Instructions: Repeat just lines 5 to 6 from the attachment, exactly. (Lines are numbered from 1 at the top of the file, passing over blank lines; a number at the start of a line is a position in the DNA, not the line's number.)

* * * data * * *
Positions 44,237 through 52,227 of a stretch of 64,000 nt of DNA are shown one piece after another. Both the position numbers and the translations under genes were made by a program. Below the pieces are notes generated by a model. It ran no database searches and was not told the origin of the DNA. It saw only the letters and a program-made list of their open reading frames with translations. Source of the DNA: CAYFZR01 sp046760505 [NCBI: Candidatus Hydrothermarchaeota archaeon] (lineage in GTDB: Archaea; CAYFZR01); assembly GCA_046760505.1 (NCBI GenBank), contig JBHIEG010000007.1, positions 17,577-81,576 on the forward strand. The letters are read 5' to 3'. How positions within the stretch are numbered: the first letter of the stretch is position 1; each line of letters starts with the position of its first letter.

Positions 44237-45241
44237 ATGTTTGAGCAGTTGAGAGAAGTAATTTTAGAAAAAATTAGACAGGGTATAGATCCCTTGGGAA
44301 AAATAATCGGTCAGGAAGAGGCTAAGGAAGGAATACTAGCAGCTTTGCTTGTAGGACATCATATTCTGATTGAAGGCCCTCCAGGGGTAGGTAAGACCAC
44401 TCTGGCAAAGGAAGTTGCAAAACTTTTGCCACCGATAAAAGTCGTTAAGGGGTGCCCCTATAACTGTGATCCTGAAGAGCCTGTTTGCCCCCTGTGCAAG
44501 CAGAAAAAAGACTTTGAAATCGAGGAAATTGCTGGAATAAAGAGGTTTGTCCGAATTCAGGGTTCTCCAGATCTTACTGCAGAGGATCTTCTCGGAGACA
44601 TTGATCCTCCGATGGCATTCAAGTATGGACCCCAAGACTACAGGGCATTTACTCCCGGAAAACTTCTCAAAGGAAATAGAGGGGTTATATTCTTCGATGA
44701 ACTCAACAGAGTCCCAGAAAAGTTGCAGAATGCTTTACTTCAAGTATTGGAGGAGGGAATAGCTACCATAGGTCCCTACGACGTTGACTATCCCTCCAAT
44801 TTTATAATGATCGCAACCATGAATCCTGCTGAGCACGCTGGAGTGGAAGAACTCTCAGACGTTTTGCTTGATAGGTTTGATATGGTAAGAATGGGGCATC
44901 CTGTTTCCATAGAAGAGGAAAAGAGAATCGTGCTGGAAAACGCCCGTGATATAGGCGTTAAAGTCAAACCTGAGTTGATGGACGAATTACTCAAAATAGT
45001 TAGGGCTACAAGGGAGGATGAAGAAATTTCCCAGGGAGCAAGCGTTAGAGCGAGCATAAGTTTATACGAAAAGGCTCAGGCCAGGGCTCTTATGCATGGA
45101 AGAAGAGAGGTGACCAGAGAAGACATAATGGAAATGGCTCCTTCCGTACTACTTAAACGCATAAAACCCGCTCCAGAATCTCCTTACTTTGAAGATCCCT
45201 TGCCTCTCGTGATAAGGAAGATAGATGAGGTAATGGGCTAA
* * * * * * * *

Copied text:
44401 TCTGGCAAAGGAAGTTGCAAAACTTTTGCCACCGATAAAAGTCGTTAAGGGGTGCCCCTATAACTGTGATCCTGAAGAGCCTGTTTGCCCCCTGTGCAAG
44501 CAGAAAAAAGACTTTGAAATCGAGGAAATTGCTGGAATAAAGAGGTTTGTCCGAATTCAGGGTTCTCCAGATCTTACTGCAGAGGATCTTCTCGGAGACA